The leader of Zambia’s main opposition Patriotic Front (PF) party says the government’s announcement of a $1 billion Chinese investment to help build an electric power plant is a “cheaply conceived” ploy to garner votes ahead of next year’s general elections.
Zambia's main opposition leader, Michael Sata
Michael Sata questions the timing of the announcement saying it is “premature and presumptuous” for the government to make such claims when negotiations with a Chinese Bank to finance the project are still ongoing.
“The whole point is any investment of any magnitude is welcome in any developing country or even in a developed country. But, the reality is where are they building this plant? Because we (the) people in Zambia, we don’t know and our electricity tariffs are the highest in the region. So, we don’t know where they are building it. Probably, they are building it in heaven or in hell,” he said.
President Rupiah Banda’s government announced that China plans to spend $1 billion to help build a power plant to boost Zambia's electricity supply by 600 megawatts.
An official said the China Development Bank will provide equity amounting to $1 billion for the Kafue Gorge Lower power plant.The government says the Kafue Gorge Lower power plant will cost about $1.5 billion.
But, opposition leader Sata said the government’s plan is not pragmatic.
“Those are wishful thinking, and what they are doing that is a political campaign. We have adequate facilities at the Zambezi River and the Kafue River. We don’t need a need a new Chinese plant. If we wanted to expand our existing facilities…we could extend those, but they are using that for general elections next year. There is nothing realistic,” Sata said.
Zambia's President Rupiah Banda
Local media quoted Energy minister Kenneth Konga as saying the government is seeking to wrap up negotiations with a Chinese bank to ensure that the electricity project will begin as originally planned.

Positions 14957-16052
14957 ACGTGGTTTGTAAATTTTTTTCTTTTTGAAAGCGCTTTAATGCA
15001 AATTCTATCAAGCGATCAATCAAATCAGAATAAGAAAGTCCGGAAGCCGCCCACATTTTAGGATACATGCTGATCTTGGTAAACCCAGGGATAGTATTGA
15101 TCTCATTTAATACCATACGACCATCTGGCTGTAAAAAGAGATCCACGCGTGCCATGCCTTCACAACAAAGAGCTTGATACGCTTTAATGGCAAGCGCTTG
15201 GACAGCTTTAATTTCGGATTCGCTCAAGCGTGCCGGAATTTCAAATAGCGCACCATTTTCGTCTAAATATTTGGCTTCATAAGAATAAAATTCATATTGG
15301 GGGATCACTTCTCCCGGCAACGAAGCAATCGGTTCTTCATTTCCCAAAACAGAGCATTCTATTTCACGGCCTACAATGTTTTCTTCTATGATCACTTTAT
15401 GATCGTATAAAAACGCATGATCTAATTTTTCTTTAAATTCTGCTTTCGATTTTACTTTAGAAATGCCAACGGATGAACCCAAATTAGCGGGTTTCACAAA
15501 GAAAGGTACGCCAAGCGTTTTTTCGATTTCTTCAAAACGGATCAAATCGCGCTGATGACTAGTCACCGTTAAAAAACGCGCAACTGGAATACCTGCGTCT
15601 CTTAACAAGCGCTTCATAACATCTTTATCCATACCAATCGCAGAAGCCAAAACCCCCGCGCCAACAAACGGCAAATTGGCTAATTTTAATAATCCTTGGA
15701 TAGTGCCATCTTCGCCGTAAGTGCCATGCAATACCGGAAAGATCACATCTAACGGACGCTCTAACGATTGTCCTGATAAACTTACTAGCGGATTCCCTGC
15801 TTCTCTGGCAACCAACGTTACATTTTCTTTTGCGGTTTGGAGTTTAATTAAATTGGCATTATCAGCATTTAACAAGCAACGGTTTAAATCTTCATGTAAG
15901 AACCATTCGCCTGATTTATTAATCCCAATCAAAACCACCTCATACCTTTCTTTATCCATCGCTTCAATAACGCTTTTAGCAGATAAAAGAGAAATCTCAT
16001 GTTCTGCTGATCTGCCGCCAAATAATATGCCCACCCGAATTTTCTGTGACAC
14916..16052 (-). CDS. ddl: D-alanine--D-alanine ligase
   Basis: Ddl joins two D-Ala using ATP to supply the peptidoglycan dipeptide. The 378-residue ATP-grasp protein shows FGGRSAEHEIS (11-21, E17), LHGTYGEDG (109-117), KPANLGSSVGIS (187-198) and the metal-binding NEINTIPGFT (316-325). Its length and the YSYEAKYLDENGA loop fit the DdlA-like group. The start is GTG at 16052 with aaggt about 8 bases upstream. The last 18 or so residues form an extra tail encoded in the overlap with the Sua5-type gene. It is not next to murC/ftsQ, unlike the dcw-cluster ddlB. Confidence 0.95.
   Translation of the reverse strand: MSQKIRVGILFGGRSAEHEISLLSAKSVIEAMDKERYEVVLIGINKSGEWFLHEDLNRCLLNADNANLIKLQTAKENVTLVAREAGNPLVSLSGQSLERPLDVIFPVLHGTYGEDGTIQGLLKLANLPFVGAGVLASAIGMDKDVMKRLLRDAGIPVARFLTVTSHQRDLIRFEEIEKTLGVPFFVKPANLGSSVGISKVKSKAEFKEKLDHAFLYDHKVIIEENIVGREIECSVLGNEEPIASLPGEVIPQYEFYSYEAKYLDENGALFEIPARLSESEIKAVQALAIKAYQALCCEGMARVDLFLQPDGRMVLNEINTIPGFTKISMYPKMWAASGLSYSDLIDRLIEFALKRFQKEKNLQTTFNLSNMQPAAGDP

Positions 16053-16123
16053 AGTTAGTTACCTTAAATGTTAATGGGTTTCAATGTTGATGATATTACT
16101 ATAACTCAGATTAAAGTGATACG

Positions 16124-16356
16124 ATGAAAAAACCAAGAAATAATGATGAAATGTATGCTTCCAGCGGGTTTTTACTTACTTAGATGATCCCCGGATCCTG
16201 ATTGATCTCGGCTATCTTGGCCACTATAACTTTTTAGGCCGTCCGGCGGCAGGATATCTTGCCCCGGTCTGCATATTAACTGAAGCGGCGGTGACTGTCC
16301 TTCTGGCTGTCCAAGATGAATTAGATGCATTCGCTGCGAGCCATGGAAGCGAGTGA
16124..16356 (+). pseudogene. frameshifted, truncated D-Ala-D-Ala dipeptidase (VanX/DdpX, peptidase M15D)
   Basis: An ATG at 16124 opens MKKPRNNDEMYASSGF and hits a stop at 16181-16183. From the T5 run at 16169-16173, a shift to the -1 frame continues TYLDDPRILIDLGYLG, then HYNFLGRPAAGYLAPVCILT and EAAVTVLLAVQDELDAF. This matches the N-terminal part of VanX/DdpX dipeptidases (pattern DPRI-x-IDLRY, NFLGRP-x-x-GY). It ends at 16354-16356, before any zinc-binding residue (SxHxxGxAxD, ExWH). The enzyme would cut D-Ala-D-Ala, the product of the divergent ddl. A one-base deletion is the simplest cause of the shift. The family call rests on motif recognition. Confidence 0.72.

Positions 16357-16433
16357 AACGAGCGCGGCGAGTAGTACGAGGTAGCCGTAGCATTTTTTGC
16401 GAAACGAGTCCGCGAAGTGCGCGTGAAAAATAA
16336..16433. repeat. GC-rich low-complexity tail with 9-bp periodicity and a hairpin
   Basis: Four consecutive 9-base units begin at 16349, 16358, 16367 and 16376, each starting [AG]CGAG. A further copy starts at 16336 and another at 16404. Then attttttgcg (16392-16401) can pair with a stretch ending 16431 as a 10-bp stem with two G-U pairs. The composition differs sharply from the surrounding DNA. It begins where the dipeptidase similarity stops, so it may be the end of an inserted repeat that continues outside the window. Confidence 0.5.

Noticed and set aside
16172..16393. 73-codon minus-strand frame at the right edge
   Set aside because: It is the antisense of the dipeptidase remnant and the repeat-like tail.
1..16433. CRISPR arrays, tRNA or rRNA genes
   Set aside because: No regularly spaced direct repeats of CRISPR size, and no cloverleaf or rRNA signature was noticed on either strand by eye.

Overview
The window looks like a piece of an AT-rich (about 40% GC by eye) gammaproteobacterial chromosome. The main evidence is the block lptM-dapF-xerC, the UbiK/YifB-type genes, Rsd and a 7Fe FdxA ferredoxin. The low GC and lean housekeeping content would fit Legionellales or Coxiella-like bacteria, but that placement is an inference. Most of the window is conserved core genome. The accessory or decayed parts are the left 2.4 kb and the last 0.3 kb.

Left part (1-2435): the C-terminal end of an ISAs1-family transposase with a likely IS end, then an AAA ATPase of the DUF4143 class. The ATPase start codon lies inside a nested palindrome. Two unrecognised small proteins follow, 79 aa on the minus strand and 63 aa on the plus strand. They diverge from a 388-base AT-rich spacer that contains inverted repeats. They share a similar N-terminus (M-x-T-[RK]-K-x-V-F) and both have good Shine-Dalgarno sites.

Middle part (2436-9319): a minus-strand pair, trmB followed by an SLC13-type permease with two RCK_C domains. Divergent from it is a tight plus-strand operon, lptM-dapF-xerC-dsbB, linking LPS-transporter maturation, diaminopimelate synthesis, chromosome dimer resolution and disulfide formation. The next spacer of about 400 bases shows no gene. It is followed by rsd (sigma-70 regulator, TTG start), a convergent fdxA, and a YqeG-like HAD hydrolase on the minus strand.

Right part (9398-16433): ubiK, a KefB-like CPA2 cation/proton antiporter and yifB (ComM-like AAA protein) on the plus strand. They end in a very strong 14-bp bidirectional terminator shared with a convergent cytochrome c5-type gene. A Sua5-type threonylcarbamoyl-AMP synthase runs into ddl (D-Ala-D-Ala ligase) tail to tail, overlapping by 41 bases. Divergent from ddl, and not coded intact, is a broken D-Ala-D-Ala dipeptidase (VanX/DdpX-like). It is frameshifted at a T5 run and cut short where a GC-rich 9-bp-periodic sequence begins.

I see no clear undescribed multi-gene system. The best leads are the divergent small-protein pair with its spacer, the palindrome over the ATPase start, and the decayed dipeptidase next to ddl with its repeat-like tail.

Opposition leader Sata has often been accused of showing hatred towards Chinese investors. He was recently quoted as saying Chinese and other Asian mining firms in Zambia are creating “slave labor” conditions in Africa’s top copper producer with scant regard for safety or local culture - - charges Sata denies.
“The point is I have not condemned any investment worth talking about, but imaginary investment. And, we don’t want human investment we have enough human beings in Zambia; artisans and ordinary laborers. We don’t need Chinese laborers to come to Zambia and to call that investment…I have nothing against the Chinese, but they must the must be realistic and they must be honest and sincere,” Sata said.
Analysts say construction of the electricity plant is scheduled to begin next year, and possibly completed in 2017.
But, opposition leader Sata dismissed the assessment.
“First of all, $1 billion is a lot of money. If it is (a) $1 billion project, where are they building this project? How do you build a project of $1 billion without feasibility studies? How do you build a project of $1 billion without showing the site where this thing is going to be?” Sata asked.